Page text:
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With the global banking system largely rooted in three primary core technology stacks, all of which were initially developed in the 1980s, it's no secret that banks lack the ability to scale on legacy architecture.
This leads to the overarching question across the industry: Should we spend an extraordinary amount of time and money on research and development to engineer an in-house technology solution, or should we buy a ready-made fintech solution or corporate carve-out that can be immediately integrated into our operations? Simply put, there is no right or wrong answer.
Some larger banks, particularly those free of budget constraints, may choose to build technology stacks themselves - though this is growing increasingly rare. The upsides of this scenario include obtaining the precise capabilities that work within the financial institution's ecosystem, and maintaining control over when and how to roll out new products. However, the potential pitfall ? beyond time and cost - includes the near-immediate risk of this technology becoming dated.
As banks ponder their choices, customer demand continues to evolve. Rather than risking the wait in the queue among other banks looking to develop a personalised product, there is another option for banks that allows them to take advantage of the best of both worlds - buy and build. A hybrid approach means outsourcing the technology stack but looking for a solution that is future-proofed and adaptable, so the bank can leverage that technology to customise financial and payment products in-house.
This hybrid option provides banks with the ability to lean on fintech specialists to provide a framework for banking and payments without needing to pull internal resources, re-staff or pivot their strategies. Once the technology is integrated via APIs - thanks to the capabilities afforded through PSD2 - the bank gains full control of how to leverage that technology to innovate based on the needs of its customers.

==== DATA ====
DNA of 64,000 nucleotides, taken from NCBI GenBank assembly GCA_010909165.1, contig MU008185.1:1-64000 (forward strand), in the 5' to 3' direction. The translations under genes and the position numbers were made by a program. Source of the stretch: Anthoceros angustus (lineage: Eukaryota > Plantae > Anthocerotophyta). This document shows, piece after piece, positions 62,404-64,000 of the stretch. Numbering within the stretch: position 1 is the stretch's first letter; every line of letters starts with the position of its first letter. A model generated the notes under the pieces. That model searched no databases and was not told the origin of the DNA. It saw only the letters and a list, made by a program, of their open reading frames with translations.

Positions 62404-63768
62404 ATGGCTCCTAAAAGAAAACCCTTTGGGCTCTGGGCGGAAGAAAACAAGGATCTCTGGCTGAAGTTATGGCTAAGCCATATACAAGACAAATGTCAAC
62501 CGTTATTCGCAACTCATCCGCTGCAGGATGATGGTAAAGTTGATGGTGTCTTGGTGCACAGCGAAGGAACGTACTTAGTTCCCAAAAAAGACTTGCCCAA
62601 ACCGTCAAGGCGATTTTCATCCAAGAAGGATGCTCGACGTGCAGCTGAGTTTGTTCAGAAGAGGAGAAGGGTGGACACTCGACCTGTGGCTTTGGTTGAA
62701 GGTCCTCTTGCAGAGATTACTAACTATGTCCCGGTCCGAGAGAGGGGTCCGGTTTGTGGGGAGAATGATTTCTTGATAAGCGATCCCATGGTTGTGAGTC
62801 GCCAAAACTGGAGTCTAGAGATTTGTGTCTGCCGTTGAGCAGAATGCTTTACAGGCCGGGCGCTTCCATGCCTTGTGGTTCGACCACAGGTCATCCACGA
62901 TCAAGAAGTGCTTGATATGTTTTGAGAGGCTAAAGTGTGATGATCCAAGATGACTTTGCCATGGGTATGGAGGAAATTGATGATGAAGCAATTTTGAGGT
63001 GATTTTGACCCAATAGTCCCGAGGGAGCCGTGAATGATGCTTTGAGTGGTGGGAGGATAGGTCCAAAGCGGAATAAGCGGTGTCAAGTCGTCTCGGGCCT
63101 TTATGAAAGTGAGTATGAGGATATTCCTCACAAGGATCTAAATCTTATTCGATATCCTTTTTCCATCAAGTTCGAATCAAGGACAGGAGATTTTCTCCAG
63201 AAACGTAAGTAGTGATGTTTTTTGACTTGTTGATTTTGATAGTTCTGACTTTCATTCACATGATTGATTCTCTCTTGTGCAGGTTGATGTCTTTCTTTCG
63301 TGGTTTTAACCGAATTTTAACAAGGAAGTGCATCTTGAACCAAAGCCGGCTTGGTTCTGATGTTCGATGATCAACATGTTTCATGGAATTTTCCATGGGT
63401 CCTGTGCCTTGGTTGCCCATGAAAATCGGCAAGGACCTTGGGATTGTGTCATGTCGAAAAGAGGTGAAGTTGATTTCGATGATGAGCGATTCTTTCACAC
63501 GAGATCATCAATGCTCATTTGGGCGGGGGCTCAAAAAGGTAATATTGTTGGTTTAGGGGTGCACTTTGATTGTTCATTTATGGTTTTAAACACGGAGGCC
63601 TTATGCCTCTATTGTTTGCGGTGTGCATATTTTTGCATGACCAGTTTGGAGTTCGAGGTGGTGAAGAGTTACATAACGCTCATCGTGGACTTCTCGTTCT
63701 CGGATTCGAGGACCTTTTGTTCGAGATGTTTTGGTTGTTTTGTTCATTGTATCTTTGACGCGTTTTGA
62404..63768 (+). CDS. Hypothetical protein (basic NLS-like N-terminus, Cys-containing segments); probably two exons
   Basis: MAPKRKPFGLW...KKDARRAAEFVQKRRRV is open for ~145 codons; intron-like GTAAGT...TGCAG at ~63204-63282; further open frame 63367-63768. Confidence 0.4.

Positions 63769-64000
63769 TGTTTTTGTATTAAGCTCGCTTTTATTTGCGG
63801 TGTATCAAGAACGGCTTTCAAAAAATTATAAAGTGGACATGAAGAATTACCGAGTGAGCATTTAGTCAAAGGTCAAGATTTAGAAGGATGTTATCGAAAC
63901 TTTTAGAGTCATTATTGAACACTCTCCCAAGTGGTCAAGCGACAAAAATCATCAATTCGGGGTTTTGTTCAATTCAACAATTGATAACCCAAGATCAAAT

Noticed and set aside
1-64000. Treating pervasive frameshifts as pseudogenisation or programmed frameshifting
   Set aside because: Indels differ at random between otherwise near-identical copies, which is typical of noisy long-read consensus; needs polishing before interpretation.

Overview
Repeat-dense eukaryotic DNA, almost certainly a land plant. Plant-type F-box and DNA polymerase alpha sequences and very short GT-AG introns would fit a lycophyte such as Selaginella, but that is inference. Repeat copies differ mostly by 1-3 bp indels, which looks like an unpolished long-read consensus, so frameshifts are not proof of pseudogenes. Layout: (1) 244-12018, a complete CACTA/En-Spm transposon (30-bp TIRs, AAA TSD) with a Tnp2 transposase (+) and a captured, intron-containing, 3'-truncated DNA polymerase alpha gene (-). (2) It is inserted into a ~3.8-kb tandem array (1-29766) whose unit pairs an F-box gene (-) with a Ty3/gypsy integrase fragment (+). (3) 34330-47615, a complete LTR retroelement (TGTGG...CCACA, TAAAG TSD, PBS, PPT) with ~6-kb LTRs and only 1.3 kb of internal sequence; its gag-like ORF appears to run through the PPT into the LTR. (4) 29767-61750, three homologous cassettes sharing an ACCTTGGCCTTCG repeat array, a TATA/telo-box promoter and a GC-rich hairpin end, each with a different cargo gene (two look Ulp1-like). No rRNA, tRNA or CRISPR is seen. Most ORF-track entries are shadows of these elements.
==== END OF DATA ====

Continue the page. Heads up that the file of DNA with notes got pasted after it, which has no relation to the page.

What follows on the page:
Fulfilling these needs is key in today's day and age. Recent research by J.D. Power revealed that the pressure on digital banking induced by the impact of Covid-19 has led to significant customer satisfaction declines in digital experiences.
As they enter the post-pandemic-era, banks are expected to seamlessly adapt to customer demands for mobile banking, digital lending and tokenised and real time payments. With fintechs disrupting legacy models and rapidly gaining market share among the ?Wallstreetbets? generation of younger financial consumers, banks have a particularly heightened sense of urgency in their approach to modernisation.
Reaching the peak of the innovation curve could be a mountain that banks are constantly climbing, or they could choose a partner that will accelerate their efforts. A hybrid partnership approach allows banks to lower their cost to market while maintaining control of their products. Selecting the right partner is critical in adopting a highly customisable solution in which the bank is allowed to determine exactly how to use it.
There is a strong case to be made for a hybrid approach, but whether a bank buys or builds, one thing is certain - they must modernise to keep up with demand for digital capabilities or risk falling behind.
Click here to find out more about Episode Six's hybrid approach, or email Katrina Beckwith.
Katrina Beckwith, VP of Business Development, Episode Six Inc